HC Deb 11 June 1917 vol 94 c607
61. Commander BELLAIRS

asked the Prime Minister whether he is aware of the departure from the custom and practice of the Navy to hold courts-martial to inquire into the losses of warships having been made in so many cases; whether he is aware that there have been about thirty such cases of courts-martial and, contrary to the invariable practice of the past, that these were held in secret, and the secrecy has deprived Parliament and the Navy of much guidance and knowledge; and whether the Government will set up a Royal Commission as soon as the War is over to inquire into the whole position and to suggest such a revision of the Navy Discipline Act as will be binding on the Admiralty, and will tend to maintain the high standards of the Navy while safeguarding Parliament's control through the publicity of proceedings of courts-martial?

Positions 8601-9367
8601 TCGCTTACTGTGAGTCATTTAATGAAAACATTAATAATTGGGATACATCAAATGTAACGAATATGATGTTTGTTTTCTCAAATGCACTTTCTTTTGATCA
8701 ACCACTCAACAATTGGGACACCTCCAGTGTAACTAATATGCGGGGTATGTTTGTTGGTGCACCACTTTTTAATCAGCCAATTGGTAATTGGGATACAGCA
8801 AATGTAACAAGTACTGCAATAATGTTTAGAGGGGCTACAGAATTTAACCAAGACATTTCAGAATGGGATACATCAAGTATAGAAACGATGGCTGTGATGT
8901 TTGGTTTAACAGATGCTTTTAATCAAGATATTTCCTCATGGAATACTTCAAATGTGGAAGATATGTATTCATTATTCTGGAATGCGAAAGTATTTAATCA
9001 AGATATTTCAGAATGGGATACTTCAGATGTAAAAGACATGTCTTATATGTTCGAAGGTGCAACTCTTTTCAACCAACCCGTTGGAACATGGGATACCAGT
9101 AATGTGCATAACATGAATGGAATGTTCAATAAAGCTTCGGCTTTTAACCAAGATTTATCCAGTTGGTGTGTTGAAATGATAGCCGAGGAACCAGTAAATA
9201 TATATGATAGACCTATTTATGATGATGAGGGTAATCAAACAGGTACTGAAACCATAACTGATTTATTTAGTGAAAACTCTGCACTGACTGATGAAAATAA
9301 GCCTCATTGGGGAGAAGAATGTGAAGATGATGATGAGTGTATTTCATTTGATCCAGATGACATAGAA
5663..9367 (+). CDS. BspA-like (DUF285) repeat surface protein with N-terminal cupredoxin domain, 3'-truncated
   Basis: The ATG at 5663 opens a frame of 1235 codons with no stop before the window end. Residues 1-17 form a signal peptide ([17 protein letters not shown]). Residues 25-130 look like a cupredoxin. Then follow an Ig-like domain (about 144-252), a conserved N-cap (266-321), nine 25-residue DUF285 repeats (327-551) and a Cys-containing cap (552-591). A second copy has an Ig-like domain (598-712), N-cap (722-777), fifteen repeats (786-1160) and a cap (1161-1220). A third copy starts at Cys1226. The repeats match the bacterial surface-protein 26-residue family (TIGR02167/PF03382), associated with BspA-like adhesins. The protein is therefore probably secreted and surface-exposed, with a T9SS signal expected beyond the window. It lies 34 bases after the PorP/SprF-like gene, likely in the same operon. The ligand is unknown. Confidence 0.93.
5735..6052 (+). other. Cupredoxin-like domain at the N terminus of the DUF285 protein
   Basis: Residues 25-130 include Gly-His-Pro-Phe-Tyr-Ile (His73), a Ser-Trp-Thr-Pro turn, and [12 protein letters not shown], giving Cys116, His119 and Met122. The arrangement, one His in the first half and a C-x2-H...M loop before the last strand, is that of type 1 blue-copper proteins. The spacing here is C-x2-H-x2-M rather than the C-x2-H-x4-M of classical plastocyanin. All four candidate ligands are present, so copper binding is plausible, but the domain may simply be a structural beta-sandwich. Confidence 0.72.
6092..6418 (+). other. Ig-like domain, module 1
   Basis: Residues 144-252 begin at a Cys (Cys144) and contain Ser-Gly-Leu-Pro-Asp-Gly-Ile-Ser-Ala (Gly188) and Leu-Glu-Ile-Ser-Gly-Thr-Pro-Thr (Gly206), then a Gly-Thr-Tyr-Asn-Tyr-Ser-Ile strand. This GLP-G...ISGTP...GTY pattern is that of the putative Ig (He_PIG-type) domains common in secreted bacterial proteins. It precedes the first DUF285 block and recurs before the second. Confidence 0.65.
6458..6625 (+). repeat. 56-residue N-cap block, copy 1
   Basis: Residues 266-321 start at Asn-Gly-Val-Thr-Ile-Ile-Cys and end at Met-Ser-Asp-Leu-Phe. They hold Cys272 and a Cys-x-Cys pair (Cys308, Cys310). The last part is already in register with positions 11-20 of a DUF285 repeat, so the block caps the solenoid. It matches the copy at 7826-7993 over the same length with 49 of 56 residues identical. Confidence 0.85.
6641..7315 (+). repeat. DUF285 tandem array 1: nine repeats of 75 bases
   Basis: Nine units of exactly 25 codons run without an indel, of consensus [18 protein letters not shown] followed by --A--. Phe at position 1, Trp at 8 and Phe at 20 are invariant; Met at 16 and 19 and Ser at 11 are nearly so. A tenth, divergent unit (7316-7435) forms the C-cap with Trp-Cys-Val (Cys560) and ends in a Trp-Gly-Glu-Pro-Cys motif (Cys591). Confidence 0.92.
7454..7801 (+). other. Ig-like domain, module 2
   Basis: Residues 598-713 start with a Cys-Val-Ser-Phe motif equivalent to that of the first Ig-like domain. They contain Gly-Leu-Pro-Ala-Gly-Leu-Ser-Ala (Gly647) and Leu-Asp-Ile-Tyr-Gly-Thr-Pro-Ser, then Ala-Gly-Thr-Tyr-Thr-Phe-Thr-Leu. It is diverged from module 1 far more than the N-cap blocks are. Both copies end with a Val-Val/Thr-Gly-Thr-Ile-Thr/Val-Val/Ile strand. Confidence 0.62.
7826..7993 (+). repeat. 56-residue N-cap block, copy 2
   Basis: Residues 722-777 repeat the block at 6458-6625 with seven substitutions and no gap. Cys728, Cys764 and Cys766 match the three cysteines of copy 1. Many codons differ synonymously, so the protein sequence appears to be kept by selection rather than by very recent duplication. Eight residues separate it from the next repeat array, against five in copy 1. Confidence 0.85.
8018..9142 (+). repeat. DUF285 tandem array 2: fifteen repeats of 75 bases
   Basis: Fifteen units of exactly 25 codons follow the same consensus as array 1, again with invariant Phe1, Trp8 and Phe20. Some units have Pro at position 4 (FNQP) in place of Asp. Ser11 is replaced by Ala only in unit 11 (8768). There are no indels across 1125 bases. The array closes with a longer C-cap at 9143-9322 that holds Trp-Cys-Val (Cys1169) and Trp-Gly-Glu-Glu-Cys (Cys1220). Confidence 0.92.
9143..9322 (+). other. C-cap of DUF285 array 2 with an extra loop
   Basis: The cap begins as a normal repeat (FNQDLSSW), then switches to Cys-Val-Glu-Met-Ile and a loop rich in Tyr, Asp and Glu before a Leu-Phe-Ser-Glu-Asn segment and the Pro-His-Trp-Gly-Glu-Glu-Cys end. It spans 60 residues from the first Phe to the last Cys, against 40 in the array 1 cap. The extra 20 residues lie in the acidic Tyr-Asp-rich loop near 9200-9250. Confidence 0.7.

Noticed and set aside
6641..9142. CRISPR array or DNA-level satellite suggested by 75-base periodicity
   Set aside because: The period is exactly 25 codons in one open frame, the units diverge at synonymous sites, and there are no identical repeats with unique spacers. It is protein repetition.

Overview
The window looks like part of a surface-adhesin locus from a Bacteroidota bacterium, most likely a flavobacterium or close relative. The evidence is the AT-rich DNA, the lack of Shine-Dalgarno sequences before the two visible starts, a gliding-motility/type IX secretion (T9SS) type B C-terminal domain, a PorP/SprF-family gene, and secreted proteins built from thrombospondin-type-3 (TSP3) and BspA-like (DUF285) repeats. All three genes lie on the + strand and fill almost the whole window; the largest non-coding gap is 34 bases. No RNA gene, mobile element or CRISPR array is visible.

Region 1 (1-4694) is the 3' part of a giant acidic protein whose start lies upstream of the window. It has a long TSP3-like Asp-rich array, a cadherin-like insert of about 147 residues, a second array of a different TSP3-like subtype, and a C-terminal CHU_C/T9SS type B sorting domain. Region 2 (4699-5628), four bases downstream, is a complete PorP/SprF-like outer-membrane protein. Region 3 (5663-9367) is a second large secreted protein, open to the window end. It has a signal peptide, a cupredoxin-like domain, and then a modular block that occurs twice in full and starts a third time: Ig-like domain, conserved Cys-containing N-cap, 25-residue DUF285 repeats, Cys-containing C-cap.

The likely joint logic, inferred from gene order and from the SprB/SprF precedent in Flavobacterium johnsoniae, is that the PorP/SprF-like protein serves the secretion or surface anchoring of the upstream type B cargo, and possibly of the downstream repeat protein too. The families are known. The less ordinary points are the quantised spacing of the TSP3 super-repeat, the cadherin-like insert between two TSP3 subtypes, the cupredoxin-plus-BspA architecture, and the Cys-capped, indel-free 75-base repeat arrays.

It is clearly impossible for me to say what view the Government which may be in existence immediately after the War will take with regard to the setting up of a Royal Commission.

Commander BELLAIRS

Will my right hon. Friend in any case bear in mind that very intricate questions concerning relations with Dominion Navies arise in applying the Naval Discipline Act, and that their opinion generally coincides with his own opinion that the failure to hold courts-martial was a bad departure?


That does not arise out of the question, which deals with what will be done by the Government after the War.

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